DVD Player Sugg. Retail: $2895.00 (CAN)
Receiver Sugg. Retail: $3594 (CAN)
Distributor: Lenbrook Industries Ltd.,
633 Granite Court, Pickering, ON L1W 3K1
(905) 83-6555 FAX 831-6936 Toll-Free (800) 263-4641
(Reprinted from the Spring 02 Audio Ideas Guide)
This company has recently announced a merger with Denon to form a larger, stronger company, based in Japan. However, the brand identities and distribution channels are to stay as they are for the time being.
Marantz is unique, as far as I know, in offering both SACD and DVD-A players, the DV-12S1 and the SA-12S1. Both play video DVDs, but unlike Pioneer’s Elite DV-47a neither will play both digital audio formats. Instead of a universal player, here we have not-quite-identical twins.
The DV-12S1 has, of course, full DVD and DTS decoding built in, along with MPEG for European users. It also offers progressive scan capability, something I’ll describe in more detail below. Digital Noise Reduction PRO is employed to reduce vieo noise and enhance pictures for various display devices, something I’ll also expand on.
The first thing I realized after pressing this player’s Setup button was a very familiar set of menus and sub-menus: the transport and menu system are standard Pioneer Elite, and the player is probably based on the DV-38a. As with VCRs, there are only a small number of the many manufacturers who actually make the guts of DVD players.
The SR8200 multichannel receiver is a 7-channel model featuring full THX certification, including a THX and Dolby Digital EX centre rear channel. It also features DTS-ES, and Dolby Pro Logic II, and is the first device in my experience to include SRS CS-5.1 Circle Surround. I’ll say more about all these technologies as we get into the performance aspects of the SR8200.
Amplification is available for 6 channels (no surprise), each 130 watts rms. There are also 7.1 RCA analog inputs, allowing for connection of the DV-12S1’s DVD-A/V outputs. However, I would wonder that anyone would put these two components together, given the amount of overkill in surround formats and redundancy of operation that they represent. You could save thousands of dollars with no sacrifice in audio or video quality by simplifying one of the components for maximum efficiency of operation; for example, if you must have DVD-A, by using a simpler receiver or processor/amp combo (you don’t need DACs because they’re all in the player); and if you just gotta go for all the THX, DTS, SRS, and Dolby aphabet soup features primarily for movie soundtracks, then a less featured DVD-Video player will do the trick, as long as it has progressive scan and the appropriate picture quality.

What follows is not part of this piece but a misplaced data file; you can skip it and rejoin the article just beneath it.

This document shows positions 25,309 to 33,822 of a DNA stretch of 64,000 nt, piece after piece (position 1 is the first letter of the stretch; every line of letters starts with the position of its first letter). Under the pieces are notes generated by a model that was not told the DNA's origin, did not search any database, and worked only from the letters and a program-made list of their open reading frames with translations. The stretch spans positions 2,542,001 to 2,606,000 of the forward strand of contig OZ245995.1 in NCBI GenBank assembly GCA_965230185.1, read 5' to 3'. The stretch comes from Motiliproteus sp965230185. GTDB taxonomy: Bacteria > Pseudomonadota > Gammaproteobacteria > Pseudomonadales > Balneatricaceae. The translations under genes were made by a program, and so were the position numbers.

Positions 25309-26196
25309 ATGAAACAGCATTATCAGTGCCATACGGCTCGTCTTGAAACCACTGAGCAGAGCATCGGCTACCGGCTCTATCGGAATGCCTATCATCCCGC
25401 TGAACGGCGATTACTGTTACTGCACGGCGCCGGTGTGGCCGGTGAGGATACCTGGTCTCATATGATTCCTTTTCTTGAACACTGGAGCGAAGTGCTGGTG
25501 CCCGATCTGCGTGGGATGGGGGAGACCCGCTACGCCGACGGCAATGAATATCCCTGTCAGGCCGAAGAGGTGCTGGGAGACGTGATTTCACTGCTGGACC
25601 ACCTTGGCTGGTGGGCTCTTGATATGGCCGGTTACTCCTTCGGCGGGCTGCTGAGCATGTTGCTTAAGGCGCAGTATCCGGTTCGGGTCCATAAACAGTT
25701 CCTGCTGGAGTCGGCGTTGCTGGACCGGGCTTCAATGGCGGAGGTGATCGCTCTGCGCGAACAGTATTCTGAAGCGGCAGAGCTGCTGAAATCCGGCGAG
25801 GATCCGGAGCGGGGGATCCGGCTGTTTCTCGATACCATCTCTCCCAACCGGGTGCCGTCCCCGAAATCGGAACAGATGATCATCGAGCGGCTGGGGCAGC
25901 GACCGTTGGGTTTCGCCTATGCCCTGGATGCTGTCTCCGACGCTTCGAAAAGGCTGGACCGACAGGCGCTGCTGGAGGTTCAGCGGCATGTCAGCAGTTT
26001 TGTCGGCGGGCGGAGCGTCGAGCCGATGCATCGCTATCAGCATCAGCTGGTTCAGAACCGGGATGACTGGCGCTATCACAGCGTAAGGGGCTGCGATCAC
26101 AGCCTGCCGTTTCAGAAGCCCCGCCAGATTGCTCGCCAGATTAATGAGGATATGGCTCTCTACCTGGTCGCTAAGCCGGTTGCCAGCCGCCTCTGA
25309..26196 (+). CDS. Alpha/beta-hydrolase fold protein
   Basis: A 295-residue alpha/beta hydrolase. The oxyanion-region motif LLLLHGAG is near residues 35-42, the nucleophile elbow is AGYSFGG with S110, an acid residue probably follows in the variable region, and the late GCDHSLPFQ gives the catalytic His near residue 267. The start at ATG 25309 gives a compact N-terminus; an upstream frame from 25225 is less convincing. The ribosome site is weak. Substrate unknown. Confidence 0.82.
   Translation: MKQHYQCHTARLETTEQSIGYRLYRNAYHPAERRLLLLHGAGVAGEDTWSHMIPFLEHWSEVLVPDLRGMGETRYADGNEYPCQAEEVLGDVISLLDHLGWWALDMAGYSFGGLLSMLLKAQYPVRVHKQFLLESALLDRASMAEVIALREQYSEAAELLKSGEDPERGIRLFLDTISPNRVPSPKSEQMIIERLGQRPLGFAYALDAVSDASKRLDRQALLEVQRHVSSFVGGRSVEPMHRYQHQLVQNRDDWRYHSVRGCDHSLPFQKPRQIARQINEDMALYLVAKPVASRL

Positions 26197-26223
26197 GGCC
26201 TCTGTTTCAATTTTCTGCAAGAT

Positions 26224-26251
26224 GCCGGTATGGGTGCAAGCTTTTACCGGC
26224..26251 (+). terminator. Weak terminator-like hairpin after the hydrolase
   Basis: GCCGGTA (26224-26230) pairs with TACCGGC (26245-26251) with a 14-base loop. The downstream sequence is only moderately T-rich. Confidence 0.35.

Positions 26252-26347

Getting back to the SR8200, we also find 192-kHz/24-Bit DACs in all channels (this the case with the DV-12S1, too). On the video side, it has a pair of component video inputs, and S and composite on all other inputs, of which there are 5, labelled TV, DVD, DSS, VCR1, and VCR2. Audio-only inputs include CD, Tape, and CD-R. This is a very complete receiver, something belied by its rather simple front panel.
The key is an elaborate touchscreen remote control with buttons below the screen, including a 4-way cursor with an OK (Enter) button at centre. Volume and channel up/down pairs flank the central control array. I have to say that the learning curve on this remote will frustrate some users at first. Basic operations are fairly simple, but setting up Macros and other complex operations will require careful reading of the manual (more than a dozen pages are completely devoted to this remote), and an ongoing step-by-step familiarization process. Here’s where a good dealer will be a big help.
Before tackling the receiver remote, I decided to spend some time
evaluating the picture and sound of the DV-12S1. Using the analog multichannel inputs freed me from having to do more than nominal setup on the receiver. Speakers were the Dahlquist QX system augmented by extra Aperion speakers.
The player’s remote control does not require an advanced degree in computer programming, and has logically arrayed buttons over its unusual length, the most used thumb-ready at bottom. Because it has a full complement of DACs, speaker setup is required, and I set all to Large; this is the extent of bass management provided. Level control is provided for all channels, as are delays, but access is menu-driven and inconvenient. I’d really like to see a DVD-A (or SACD) player that has direct volume and balance control from the remote, so you could use it with just a multichannel amplifier (of course, it would be even better were it a universal player, and yadda, yadda, yadda).